German legend Franz Beckenbauer is one of six men currently being investigated by FIFA's ethics committee for their role in the 2006 World Cup bid.
The vote has been clouded for some time and a recent report commissioned by the German Football Association (DFB) prompted the ethics committee to act and begin investigating Beckenbauer and other former members of the DFB.
Beckenbauer admits to mistake
Back in October of 2015, Beckenbauer denied votes were bought to help Germany win the vote but admitted he "made a mistake".
He went on to claim that a FIFA proposal "should've been rejected" and that he took full responsibility. A German outlet named Der Spiegel reported that around €6.7 million was used to but votes but the DFB denied said claim.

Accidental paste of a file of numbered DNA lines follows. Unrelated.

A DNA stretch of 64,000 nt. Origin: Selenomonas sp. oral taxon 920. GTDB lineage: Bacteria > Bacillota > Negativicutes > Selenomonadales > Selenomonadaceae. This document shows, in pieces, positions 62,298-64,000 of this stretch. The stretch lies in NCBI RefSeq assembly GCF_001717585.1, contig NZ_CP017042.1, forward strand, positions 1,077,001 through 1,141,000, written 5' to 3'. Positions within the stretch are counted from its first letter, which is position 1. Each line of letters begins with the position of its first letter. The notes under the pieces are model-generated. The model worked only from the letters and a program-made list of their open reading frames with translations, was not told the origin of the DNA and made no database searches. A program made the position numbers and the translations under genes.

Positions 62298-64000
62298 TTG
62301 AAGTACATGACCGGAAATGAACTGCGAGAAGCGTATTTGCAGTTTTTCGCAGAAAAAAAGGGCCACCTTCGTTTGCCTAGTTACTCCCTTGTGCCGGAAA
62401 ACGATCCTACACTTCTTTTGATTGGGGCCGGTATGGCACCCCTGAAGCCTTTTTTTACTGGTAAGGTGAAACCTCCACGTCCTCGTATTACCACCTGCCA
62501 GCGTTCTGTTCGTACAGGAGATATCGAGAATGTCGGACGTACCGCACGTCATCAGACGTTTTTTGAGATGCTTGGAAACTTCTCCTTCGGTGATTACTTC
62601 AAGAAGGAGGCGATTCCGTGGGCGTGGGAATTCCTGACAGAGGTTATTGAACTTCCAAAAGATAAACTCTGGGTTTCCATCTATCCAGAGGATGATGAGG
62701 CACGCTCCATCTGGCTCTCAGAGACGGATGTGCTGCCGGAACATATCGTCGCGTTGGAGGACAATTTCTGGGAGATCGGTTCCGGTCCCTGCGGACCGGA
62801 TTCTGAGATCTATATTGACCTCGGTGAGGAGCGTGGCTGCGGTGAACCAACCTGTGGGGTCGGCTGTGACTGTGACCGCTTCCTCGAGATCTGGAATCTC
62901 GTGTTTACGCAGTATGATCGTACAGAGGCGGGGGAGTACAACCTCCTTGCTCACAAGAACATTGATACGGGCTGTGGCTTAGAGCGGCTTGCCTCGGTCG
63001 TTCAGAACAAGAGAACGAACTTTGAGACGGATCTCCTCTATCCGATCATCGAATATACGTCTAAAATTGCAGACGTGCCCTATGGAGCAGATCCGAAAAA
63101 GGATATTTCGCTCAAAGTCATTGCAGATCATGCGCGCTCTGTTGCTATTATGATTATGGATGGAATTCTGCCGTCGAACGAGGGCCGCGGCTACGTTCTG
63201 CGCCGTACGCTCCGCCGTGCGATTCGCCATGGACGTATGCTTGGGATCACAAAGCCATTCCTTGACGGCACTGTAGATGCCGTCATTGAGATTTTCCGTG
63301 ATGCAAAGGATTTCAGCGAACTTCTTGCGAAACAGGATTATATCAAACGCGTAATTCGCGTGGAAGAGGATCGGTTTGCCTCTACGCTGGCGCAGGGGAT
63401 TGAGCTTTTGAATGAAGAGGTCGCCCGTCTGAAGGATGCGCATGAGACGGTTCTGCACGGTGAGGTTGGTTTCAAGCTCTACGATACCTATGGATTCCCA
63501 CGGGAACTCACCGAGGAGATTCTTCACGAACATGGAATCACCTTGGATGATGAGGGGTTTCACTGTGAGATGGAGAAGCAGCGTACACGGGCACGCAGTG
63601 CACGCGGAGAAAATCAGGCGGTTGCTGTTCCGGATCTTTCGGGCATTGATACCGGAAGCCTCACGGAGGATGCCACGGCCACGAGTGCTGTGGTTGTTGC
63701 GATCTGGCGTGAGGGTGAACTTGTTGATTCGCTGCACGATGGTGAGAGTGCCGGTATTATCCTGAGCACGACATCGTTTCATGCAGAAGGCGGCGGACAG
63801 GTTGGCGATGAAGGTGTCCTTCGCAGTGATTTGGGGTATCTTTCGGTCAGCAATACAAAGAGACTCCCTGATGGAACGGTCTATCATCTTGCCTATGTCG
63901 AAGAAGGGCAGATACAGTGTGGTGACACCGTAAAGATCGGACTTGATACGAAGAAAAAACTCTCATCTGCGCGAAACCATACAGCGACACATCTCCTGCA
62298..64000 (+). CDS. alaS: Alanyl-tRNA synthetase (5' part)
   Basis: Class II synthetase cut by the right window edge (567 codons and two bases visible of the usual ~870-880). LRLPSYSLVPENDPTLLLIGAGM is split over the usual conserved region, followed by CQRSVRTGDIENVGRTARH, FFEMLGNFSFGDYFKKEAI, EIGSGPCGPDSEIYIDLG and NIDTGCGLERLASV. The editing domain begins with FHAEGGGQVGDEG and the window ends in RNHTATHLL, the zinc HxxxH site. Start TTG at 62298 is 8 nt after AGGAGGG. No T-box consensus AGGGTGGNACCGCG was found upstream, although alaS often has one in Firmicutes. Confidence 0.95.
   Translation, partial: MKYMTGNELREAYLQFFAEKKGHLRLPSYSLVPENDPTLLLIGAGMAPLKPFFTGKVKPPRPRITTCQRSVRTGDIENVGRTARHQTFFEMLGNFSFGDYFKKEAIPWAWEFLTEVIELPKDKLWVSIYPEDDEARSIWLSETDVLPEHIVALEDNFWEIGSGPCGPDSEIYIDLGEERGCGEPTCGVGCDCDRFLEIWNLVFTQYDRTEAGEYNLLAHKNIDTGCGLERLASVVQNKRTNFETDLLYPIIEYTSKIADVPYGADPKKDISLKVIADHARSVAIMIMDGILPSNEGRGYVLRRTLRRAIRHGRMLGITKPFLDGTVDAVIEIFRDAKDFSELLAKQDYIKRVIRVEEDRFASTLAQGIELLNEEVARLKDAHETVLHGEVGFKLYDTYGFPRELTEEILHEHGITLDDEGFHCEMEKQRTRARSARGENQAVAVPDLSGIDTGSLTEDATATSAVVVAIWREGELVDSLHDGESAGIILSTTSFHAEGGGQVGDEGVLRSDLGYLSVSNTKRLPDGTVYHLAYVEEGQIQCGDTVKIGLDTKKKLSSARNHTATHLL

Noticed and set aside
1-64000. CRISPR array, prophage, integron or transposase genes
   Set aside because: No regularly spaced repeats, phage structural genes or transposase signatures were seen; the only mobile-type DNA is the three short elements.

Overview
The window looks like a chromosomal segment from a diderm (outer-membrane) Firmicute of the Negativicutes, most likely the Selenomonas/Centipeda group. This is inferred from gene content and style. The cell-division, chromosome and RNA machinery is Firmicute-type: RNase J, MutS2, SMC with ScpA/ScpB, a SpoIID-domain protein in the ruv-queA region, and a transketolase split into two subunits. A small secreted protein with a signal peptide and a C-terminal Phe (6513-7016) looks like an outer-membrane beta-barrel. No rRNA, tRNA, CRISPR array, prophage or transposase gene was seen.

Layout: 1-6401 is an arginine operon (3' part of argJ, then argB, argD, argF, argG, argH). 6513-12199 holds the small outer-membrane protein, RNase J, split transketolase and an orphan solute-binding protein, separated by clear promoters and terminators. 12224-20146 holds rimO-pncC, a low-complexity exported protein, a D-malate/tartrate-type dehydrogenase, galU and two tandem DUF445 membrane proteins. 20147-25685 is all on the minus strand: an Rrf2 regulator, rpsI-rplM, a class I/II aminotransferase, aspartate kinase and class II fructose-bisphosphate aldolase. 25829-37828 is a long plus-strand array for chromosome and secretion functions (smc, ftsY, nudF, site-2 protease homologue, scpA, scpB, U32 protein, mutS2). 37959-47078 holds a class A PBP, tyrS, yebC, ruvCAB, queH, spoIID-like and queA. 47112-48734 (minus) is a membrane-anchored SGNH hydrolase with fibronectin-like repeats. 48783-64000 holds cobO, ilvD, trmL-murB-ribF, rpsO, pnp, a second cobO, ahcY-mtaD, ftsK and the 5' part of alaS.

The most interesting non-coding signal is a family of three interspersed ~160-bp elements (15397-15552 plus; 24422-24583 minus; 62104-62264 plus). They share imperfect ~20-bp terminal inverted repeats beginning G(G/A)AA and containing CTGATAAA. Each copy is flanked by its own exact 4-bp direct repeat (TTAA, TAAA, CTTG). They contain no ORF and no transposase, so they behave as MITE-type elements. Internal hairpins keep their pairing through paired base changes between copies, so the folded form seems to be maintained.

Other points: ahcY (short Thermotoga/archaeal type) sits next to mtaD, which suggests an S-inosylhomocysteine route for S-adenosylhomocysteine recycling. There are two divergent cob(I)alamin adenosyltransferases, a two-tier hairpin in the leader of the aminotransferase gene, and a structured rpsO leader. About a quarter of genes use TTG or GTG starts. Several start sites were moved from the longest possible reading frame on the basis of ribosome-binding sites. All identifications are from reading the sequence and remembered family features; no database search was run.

Germany eventually would win the honour to host over South Africa, with 12 votes compared to 11, and hosted the 2006 World Cup.
Other than Beckenbauer, there are five other men being investigated by FIFA: Wolfgang Niersbach, Helmut Sandrock, Theo Zwanziger, Horst Schmidt, Stefan Hans. All six men were key members of the German Football Association and the bidding process itself.
Beckenbauer, Hans, Zwanziger and Schmidt are being investigated for "possible undue payments and contracts to gain an advantage in the 2006 World Cup host selection", while Niersbach and Sandrock could be charged for breaking the ethics code set by football's governing body.
Punishments could be handed out
The investigation is one of many being conducted by FIFA and while it cannot change the fact that Germany did win the vote and eventually hosted the tournament, punishments could be handed down if any of the six involved are found guilty.
The 70-year-old won the World Cup back in 1974 with West Germany before coaching them to another World Cup win in Italy in 1990. If found guilty in the investigation, the former player and coach could find his legendary reputation tarnished.